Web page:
Disney Pixar’s origin story ‘Lightyear’ had a  less-than-stellar opening weekend, despite insider predictions that it would draw at least $70 million at the domestic box office.

From the article:

Heading into the weekend, the Disney film was expected to generate at least $70 million. But its ambitions were thwarted by heightened competition from Universal’s behemoth “Jurassic World Dominion” and Paramount’s high-flying “Top Gun: Maverick,” as well as little intrigue to watch a slightly esoteric origin story about Buzz Lightyear, one that had only a tenuous connection to the four films in the popular kid-friendly franchise. With its wobbly liftoff, “Lightyear” landed in second place, becoming one of the rare Pixar films to not take the top spot at the domestic box office.

The A.V. Club has an excellent and pretty even-handed analysis of what went wrong.

While each of their points is interesting, it’s the subject of point number five that seems to be a particularly hot-button issue:

Saudi Arabia and the United Arab Emirates have banned Lightyear over a same-sex kiss between Hawthorne (Uzo Aduba) and another female character, her onscreen partner. Inclusion of the scene has instigated a collective anger at the film, albeit for a variety of different reasons: according to UAE’s Media Regulatory Office, Lightyear was in “violation of the country’s media content standards.” Conservatives, meanwhile, seem to be fearful that they and their children are becoming “indoctrinated” to view LGBTQ+ characters (much less real people) with compassion and humanity and view the scene as Pixar’s capitulation to leftist Hollywood propaganda. In more progressive circles, the kiss doesn’t go far enough; it’s seen as a pandering, token gesture that fails to lend substance or real dimensionality to the studio’s first same-sex relationship.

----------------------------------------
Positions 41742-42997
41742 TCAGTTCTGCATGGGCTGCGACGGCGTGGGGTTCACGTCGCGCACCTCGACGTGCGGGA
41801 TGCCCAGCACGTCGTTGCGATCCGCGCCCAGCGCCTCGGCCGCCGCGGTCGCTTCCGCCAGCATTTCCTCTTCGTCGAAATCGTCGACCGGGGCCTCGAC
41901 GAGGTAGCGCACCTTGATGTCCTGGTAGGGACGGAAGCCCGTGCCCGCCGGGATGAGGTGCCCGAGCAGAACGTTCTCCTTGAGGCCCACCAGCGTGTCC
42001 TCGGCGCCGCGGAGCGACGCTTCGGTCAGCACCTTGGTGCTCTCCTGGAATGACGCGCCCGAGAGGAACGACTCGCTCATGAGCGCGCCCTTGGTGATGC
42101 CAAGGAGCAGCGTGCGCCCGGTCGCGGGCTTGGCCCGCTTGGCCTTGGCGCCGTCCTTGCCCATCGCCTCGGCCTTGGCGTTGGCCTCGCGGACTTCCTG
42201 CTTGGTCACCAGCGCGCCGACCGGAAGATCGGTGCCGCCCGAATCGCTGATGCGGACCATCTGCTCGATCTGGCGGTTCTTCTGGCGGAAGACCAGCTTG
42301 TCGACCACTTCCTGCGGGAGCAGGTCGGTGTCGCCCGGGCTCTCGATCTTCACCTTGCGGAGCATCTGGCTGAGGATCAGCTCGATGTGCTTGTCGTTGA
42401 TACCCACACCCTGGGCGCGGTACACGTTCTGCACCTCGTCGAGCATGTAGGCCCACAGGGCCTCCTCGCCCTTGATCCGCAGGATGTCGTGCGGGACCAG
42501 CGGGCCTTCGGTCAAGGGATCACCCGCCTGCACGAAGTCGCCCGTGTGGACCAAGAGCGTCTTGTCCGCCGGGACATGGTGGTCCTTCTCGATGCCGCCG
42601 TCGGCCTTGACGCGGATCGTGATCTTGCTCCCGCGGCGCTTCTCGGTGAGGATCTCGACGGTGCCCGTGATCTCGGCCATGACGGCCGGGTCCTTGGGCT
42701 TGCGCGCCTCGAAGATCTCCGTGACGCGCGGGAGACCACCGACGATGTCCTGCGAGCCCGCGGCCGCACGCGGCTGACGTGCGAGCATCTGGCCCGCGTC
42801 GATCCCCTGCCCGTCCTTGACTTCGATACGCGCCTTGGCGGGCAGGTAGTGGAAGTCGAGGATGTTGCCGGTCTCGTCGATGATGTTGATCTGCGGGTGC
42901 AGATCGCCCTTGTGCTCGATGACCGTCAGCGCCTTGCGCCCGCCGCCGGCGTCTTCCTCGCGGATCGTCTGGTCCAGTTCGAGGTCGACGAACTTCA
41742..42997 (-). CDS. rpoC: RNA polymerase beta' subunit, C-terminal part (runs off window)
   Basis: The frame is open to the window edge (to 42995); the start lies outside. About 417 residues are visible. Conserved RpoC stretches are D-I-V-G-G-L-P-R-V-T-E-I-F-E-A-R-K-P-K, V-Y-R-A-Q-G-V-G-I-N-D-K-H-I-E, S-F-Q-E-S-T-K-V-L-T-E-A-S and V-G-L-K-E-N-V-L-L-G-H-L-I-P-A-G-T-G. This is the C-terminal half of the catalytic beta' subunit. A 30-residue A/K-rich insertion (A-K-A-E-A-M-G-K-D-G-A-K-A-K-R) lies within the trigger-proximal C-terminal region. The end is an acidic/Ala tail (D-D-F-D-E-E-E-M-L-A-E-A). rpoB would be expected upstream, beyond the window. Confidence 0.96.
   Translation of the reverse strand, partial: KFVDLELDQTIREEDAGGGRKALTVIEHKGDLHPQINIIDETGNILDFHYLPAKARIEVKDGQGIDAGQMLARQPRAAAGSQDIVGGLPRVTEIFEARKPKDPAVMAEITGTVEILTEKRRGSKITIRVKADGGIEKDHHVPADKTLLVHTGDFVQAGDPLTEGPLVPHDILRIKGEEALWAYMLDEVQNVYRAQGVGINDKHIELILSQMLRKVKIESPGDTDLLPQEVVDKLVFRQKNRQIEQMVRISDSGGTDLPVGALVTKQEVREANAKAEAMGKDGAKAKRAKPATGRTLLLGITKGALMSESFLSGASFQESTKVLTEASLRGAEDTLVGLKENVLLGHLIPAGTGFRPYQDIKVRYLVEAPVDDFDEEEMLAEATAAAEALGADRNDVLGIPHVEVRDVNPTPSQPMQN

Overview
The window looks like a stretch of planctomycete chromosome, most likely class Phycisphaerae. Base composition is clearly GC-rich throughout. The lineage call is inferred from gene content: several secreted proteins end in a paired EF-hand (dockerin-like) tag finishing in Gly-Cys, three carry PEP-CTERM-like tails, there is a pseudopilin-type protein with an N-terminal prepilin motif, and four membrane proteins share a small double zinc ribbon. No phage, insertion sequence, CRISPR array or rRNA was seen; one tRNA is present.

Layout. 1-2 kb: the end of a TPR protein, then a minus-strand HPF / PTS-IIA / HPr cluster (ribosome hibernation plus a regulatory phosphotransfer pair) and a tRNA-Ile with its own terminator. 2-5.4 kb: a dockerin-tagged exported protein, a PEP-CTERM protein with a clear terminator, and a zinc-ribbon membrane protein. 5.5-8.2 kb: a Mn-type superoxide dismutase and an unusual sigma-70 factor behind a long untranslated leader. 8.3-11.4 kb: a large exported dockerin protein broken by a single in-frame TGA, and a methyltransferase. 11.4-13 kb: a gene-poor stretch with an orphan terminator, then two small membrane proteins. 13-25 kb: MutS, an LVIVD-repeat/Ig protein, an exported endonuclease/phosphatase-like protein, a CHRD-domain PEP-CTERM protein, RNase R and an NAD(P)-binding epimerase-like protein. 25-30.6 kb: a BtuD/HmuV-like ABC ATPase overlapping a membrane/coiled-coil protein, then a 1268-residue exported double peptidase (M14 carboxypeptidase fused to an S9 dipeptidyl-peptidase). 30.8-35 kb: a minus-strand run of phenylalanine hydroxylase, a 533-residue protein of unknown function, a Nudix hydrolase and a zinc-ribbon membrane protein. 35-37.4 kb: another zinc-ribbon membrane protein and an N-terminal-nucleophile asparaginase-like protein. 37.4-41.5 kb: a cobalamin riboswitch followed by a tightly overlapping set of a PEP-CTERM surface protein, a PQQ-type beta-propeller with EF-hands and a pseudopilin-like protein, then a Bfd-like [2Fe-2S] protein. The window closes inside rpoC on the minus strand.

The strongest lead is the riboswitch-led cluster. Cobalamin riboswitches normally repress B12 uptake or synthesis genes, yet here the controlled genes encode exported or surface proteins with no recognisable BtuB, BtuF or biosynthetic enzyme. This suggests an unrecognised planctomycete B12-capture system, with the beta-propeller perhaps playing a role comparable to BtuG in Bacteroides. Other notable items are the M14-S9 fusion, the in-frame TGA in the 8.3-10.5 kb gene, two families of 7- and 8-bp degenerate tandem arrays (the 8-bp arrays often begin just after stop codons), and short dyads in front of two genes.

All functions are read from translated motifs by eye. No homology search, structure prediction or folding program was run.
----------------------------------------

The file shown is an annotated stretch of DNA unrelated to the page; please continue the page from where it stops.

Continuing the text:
We don’t love the phrasing on this either but the fact remains that this is a discussion that needs to be had. Which one is it, Disney? The lackluster box office for what should have been a solid hit for a franchise series seems to indicate that once again, corporations have no idea how to navigate today’s social currents.

So maybe they should just, you know, give it a pass unless it’s the actual subject of the film?

It probably didn’t help that the film’s star, Chris Evans, had this to say:

We would have gone with’ ‘It’s unfortunate there are some parts of the world that aren’t ready to accept the reality of non-traditional families, but we hope this small gesture helps,’ but hey, he thought he was talking about America so we guess it’s okay.

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